The January 7, 2013 issue of the New Yorker features an article (“Adaptation”) about ways that cities can adapt to climate change (unfortunately, the article is not available without a subscription). The solutions fall into two broad categories.
• “Climate proof cities” – restore wetlands; upgrade infrastructure related to power, transportation, and communication; and build gates and other barriers.
• Cultivate human resilience in the face of an adversity that will be with us for the foreseeable future.
As an example of such resilience the story describes two adjacent “hyper-segregated” communities in Chicago during a 1995 heatwave that killed 739 residents of the city.
While the communities had similar demographics, one had 33 deaths per hundred thousand residents while the other had three per thousand, which made it far safer that even most of the affluent neighborhoods in the city.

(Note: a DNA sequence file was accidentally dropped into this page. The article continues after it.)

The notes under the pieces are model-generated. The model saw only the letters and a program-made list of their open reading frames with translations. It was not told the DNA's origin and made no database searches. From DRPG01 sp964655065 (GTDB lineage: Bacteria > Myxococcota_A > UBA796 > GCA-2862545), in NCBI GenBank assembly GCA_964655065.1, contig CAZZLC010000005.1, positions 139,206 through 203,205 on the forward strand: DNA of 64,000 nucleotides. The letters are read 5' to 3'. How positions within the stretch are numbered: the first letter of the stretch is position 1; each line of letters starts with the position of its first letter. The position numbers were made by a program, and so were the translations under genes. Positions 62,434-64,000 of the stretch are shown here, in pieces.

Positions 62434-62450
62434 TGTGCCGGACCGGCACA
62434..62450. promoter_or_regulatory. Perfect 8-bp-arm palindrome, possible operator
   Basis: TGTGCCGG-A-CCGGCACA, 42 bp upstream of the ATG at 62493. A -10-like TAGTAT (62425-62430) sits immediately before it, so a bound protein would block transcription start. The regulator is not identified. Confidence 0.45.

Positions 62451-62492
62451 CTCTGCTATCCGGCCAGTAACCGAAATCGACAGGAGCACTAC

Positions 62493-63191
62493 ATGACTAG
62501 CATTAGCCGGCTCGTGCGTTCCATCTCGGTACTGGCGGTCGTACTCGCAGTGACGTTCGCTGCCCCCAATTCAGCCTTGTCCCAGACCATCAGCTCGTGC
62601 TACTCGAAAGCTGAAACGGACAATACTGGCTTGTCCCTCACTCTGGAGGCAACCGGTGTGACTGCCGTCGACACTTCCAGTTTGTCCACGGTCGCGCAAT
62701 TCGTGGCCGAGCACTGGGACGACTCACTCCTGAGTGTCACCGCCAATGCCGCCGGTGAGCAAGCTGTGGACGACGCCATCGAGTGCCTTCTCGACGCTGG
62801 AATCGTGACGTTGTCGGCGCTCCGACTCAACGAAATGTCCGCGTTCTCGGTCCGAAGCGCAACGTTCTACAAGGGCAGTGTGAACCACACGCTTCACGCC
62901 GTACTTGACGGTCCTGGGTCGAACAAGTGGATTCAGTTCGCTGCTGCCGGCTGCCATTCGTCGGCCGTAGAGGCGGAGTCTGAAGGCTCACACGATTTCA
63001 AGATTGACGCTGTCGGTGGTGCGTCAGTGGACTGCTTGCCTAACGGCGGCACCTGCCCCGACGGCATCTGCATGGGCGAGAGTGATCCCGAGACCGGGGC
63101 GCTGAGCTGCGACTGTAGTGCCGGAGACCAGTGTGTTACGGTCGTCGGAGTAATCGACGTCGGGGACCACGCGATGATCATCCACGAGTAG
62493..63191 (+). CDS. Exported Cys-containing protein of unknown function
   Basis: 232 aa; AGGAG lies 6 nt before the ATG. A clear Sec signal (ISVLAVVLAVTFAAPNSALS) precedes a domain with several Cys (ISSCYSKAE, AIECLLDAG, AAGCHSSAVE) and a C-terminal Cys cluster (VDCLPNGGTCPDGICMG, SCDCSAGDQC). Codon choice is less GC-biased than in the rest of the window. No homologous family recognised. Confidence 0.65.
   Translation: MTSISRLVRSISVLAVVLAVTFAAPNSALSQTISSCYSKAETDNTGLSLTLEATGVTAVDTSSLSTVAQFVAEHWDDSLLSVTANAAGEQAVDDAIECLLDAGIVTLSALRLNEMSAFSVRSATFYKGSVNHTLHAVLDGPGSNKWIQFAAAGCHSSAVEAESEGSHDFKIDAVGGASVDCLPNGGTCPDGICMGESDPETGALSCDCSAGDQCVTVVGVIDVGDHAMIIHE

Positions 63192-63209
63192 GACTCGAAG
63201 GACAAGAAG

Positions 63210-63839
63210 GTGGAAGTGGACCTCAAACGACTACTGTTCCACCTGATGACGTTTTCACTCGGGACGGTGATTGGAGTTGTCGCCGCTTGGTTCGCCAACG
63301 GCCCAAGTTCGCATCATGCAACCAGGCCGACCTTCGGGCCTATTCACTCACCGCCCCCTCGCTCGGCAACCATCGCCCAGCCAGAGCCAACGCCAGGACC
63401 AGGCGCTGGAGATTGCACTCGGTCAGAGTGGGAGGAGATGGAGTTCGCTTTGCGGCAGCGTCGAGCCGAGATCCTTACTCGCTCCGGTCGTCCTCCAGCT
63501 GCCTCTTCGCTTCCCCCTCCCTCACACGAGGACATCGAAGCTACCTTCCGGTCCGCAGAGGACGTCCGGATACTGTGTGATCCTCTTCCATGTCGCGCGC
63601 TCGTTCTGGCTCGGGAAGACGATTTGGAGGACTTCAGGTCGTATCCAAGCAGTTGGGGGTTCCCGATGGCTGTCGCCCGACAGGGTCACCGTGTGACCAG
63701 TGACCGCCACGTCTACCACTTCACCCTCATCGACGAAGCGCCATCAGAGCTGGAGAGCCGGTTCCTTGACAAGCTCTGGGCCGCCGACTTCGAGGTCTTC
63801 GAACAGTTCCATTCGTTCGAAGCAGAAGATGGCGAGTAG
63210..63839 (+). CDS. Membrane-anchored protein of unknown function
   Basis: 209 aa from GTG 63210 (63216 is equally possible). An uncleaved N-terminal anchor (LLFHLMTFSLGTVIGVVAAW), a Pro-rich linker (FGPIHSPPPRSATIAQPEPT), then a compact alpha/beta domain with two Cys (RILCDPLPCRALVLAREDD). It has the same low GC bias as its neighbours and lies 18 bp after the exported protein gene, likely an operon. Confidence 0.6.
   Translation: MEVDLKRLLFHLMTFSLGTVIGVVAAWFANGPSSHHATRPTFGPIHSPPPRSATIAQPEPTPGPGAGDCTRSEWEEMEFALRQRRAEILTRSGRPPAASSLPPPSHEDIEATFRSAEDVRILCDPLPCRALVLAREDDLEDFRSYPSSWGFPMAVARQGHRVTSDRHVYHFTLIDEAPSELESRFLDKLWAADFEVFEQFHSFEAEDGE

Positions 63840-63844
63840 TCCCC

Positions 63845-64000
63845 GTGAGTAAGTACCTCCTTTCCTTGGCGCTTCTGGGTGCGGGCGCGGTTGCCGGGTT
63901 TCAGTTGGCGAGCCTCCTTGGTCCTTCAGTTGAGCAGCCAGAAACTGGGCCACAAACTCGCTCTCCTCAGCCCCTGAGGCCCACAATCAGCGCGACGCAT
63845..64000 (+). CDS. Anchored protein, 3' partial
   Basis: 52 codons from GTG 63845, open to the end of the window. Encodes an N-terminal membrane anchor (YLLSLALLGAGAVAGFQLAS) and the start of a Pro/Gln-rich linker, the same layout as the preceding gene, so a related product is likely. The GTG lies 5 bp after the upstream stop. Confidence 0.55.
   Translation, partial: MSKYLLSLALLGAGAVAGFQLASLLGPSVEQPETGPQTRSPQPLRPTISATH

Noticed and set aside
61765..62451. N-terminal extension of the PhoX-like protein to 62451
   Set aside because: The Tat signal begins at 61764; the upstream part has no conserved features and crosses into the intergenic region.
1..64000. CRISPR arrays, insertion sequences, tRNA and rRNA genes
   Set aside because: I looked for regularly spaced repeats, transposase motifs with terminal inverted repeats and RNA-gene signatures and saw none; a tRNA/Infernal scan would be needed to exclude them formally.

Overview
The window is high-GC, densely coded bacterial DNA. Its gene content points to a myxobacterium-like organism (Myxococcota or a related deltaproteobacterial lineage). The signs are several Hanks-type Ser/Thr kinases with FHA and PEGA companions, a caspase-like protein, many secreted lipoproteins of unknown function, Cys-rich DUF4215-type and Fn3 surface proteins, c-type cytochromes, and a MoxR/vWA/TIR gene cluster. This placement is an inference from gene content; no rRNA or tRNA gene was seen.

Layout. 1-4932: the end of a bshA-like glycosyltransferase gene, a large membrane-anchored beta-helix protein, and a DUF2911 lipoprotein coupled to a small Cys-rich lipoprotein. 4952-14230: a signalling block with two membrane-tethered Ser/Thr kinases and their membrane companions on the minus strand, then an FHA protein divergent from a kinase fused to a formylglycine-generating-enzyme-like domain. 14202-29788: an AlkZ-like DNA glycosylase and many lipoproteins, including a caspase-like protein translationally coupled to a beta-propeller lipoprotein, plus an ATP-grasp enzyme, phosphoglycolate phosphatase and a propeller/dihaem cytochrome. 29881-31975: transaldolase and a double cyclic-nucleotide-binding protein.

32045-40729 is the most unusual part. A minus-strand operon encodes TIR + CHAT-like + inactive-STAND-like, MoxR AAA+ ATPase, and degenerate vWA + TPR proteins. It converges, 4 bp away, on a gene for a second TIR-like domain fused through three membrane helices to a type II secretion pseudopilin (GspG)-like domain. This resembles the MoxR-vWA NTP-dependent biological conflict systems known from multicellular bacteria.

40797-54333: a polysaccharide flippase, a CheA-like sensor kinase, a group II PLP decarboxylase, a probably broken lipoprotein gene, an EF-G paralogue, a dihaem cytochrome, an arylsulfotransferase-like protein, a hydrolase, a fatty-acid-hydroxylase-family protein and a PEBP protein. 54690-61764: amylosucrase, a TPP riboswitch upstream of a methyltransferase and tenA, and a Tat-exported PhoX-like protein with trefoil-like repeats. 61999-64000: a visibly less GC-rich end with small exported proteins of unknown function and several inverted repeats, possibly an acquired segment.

Various studies illuminated the source of this resilience in the safer neighborhood and in other settings and, as result, “. . . governments and disaster planners are recognizing the importance of social infrastructure: the people, places, and institutions that foster cohesion and support,” Eric Klinenberg, the article’s author, notes.
Resilience is also a hallmark of successful schools, particularly those that serve students in communities challenged by high levels of poverty and unimaginable tragedies.
Social networks and connections are of universal value, but they take on even greater importance when organizations are stressed.
Consequently, a major responsibility of leaders is developing school cultures that enhance the relationship-based resilience already found within schools and in their surrounding neighborhoods.
To that end, successful principals and teacher leaders promote a sense of common purpose and mutual support within classrooms and schools, form strong bonds with families and community organizations, and create or strengthen already existing teacher teams and networks.
The results of such efforts, carefully nurtured over time, prepare school communities for both anticipated challenges and the unexpected events that can affect all schools without warning.